Contrary to the impression Wayne’s interview might give to someone who was unfamiliar with his films, the Duke was usually sympathetic with Native Americans, and his character was often their ally. In this he mirrored his mentor John Ford, who directed Wayne in many of those films. An exception was Ford’s “The Searchers,” in which Wayne plays an unapologetic and fanatic racist who hates Indians because they massacred members of his family and kidnapped his nieces. But Ethan Edwards conquers his racism at the climax, seeing the humanity in Natalie Wood, who has joined a tribe and taken a chief as her lover, and sparing her. In the two films Wayne produced and directed, “The Alamo” and “The Green Berets,” his viewpoint was far from racist. In “The Alamo,” Jim Bowie’s black slave is a hero, choosing to stay and fight after he has been granted his freedom, and the film humanizes the Mexican soldiers. “Even as I was killing them, I was proud of them,” one of the fortress’s defenders says.

Indeed, Wayne loved Mexico, always preferring to spend his down time between films there (All of his wives were Mexican) rather than in the U.S., where he was swarmed by fans. I sometimes wonder where he would have stood today on the illegal immigration controversy, since all three of his children are Hispanic-Americans. In “The Green Berets,” a Vietnamese orphan is often the focus of the drama. Wayne’s character adopts the boy at the end of the film, as the corny Barry Sadler song soars over the credits.

Unlike today’s noisily-political performers, Wayne did not constantly weigh in on national politics, and he knew the limits of his expertise. In 1968, George Wallace tried to exploit Wayne’s popularity in his third party bid for the Presidency, and offered him the Vice-President slot on the ticket. Wayne thanked him for the honor, but said that he was a Republican, and more than that, knew the difference between portraying a leader and being one.

When I was teaching legal ethics to lawyers in Mongolia, the Mongolians knew almost nothing about American culture, but they knew who John Wayne was. He was “the tall American” who represented the nation’s courage, dedication to protecting the weak and ostracized, and commitment to core ethical values like fairness, duty, loyalty, kindness, parenthood, and love of country. He still is.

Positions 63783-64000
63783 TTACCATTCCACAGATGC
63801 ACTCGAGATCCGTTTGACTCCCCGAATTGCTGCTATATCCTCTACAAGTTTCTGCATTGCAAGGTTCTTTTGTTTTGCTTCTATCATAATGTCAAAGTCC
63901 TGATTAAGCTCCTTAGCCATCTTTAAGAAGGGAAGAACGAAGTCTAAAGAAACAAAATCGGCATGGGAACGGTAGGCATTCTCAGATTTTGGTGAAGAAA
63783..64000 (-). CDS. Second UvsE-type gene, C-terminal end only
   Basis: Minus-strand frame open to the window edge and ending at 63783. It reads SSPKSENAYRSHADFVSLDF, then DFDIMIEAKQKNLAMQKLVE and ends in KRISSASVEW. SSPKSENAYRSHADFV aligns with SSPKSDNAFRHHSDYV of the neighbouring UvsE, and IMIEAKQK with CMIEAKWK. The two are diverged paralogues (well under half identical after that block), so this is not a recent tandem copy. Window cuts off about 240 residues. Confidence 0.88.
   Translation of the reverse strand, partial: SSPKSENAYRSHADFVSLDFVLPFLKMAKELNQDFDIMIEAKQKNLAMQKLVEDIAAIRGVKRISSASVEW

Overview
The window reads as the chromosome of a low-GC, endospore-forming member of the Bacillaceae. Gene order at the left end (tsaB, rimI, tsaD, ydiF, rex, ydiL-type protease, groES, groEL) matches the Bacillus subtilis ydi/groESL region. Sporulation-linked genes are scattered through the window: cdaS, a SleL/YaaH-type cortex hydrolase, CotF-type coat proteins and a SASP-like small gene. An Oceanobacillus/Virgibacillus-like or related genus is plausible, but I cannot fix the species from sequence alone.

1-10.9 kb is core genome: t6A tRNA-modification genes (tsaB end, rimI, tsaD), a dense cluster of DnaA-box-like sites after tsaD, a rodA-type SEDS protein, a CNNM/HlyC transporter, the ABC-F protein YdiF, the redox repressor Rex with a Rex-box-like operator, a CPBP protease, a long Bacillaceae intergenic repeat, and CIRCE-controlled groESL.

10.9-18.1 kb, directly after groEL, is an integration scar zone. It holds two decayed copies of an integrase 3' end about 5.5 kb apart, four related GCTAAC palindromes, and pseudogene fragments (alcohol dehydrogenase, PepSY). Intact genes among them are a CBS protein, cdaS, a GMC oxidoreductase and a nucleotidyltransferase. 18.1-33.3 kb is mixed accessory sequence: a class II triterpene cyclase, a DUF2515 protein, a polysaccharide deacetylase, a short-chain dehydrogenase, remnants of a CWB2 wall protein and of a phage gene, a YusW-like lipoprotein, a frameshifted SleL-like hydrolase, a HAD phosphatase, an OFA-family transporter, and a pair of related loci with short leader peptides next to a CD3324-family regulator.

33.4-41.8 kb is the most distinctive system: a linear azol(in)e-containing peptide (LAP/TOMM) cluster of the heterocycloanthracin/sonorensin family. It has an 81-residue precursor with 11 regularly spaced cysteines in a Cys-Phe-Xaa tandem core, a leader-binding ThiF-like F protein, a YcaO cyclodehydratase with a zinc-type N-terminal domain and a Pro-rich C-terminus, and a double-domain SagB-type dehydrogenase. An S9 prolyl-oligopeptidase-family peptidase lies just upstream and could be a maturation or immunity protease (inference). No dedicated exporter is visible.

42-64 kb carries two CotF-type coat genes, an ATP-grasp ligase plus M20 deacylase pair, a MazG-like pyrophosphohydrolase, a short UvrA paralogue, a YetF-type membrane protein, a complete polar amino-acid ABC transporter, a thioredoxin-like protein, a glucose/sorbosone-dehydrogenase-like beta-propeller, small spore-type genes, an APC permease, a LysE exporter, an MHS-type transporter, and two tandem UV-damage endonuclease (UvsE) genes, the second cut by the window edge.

I won’t pretend that trying to topple the Duke offends me as much as efforts to vilify Washington, Jefferson and Teddy Roosevelt; he was, as he was the first to admit, just an actor. Still, Wayne’s body of work  symbolizes what is good and strong about our nation, and the effort to erase it is revolting nonetheless and attempted cultural vandalism,  especially when it is being engineered by millennials who are so, so teeth-jarringly ignorant. The silver screen Duke would have been tempted to punch them in their collective mouths.

And they would deserve it…

37 thoughts on “They May Tear Down Robert E. Lee, But They’ll Never Get The Duke

  1. I can understand why they like Wayne in Mongolia: In one of his worst films “The Conquerer”, he humanizes Genghis Khan which is no small feat. Still, the body of his work including “The Searchers” stands the test of time.

    • Yeah, I should have mentioned that. Even though that movie is generally regarded as Duke’s worst, and it had the extra bonus of killing him, along with almost everyone else in the film, who all got cancer from filming where we had been secretly testing atom bombs.

  2. As I stated elsewhere, he was and is, my hero. I have based many of my values on his. A couple of his monologues, one from The Green Berets and the other from The Alamo are good rules to live by.

  3. I suspect any attempt to tear down John Wayne is ill-advised and doomed to failure, at least for another generation or so. In fact, any real effort (beyond the usual handful of crybabies bitching on Twitter for a day or two) to do so will probably end up being a horribly miscalculated over-reach, pushing middle-of-the-road types who care little for politics to sit up and take notice at how far out of the mainstream today’s leftists have moved. “Cultural vandalism” (great phrase, by the way) like this (popular culture, specifically) is likely to attract much more negative attention than easily-ignored squabbling over the same tired old political talking points.